The former Arsenal captain believes that joining the Blaugrana was crucial in his development but feels that Spain are not the favourites to win the Confederations Cup
Since joining the Catalans in 2011, the midfielder has become more of a key player for Spain's national team, having been on the peripherals while Arsenal captain.
On the back of a 2-1 over Uruguay in the opening match of Spain's Confederations Cup campaign, Fabregas stressed how crucial the transfer back to the club of his youth was to develop as a player and become one of the world's greatest.
He told Fifa.com: "I think moving to Barcelona was a very important step for me, because of the system and also because you're playing with the best, which means you automatically have to move up a level to match the standards they set.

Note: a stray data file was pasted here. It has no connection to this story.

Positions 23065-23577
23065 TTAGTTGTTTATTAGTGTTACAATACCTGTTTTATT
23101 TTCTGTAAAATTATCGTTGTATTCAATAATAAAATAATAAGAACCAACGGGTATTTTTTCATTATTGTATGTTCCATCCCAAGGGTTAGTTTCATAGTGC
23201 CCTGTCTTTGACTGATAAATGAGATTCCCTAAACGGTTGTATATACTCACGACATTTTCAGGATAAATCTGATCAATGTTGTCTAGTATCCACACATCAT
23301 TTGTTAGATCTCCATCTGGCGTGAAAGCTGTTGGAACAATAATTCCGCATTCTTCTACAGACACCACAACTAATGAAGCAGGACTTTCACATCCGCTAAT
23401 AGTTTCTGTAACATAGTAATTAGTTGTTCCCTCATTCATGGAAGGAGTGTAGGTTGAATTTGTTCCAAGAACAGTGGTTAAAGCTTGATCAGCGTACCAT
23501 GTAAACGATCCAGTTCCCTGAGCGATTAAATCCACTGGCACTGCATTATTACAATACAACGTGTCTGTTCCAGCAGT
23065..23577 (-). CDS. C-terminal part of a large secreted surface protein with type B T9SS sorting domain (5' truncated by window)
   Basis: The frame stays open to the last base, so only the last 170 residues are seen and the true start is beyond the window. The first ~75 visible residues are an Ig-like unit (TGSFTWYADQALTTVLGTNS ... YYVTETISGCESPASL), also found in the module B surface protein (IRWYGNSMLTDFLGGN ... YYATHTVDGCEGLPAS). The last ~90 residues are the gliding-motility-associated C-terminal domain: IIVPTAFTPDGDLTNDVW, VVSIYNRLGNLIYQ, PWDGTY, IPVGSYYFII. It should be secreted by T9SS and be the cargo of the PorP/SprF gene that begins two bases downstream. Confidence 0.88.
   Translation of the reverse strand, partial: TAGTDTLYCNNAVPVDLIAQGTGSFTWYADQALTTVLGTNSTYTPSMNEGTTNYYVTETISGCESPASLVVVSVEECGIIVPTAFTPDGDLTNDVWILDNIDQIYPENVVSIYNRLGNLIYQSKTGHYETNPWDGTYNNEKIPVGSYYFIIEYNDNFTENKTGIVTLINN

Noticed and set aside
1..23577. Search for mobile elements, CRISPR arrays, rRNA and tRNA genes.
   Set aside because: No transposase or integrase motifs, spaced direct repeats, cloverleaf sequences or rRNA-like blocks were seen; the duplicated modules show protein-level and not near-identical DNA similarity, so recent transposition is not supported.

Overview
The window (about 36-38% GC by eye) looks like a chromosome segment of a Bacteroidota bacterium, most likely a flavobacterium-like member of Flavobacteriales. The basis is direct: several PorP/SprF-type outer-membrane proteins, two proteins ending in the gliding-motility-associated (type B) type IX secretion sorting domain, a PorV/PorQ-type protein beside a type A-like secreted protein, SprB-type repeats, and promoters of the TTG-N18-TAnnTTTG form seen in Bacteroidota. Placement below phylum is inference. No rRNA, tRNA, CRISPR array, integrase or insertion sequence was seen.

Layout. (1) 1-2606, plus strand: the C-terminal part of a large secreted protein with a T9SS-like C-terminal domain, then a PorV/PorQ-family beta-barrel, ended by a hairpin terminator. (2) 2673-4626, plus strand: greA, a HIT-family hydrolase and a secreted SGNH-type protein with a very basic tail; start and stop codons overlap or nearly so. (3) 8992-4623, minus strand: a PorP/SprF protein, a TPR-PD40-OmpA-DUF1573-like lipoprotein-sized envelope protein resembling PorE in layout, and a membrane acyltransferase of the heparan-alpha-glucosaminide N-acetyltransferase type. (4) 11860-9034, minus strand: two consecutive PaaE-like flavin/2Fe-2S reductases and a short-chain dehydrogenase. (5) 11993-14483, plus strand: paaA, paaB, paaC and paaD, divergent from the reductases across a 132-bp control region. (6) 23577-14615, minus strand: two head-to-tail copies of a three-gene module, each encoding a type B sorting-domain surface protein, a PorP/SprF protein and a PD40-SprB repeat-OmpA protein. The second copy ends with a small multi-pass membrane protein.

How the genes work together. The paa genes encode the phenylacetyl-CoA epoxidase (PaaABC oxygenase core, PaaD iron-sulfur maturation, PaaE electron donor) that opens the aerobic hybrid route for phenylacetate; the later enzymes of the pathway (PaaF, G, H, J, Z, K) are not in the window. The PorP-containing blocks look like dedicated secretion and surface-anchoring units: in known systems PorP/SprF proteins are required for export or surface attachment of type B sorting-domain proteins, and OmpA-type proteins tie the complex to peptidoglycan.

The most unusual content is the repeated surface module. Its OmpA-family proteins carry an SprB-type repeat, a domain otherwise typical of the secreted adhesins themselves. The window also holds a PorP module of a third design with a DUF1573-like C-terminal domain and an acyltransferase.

"You learn something in every training session and you have to give your very best."
Fabregas played an important part in their victory over la Celeste on Sunday and the 26-year-old is pleased with their start to the only major international tournament that the country are yet to win.
"We played well and it was the complete performance," he added. "The important thing is the three points and the way we controlled the whole game, not the way I played. A start like this always gives you confidence for what lies ahead.
"I've been playing for Spain for eight years, which is a long time, and I can remember some games we've played and some individual performances where we've been at a similar level. The important thing, though, is that we played well and I felt comfortable. That's what counts to my mind."
Despite dismissing any champions-elect tag, the Barca attacking midfielder is adamant that a focus on controlling the flow of their clashes will see them go far in the Confederations Cup.
"I wouldn't say we're the favourites," he stated. "We're just trying to play our game and our tournament.
"We can win it, just as long as we do what we know best, which is to keep possession and control the pace of the game. When we do that, we're very difficult to beat, as we've shown."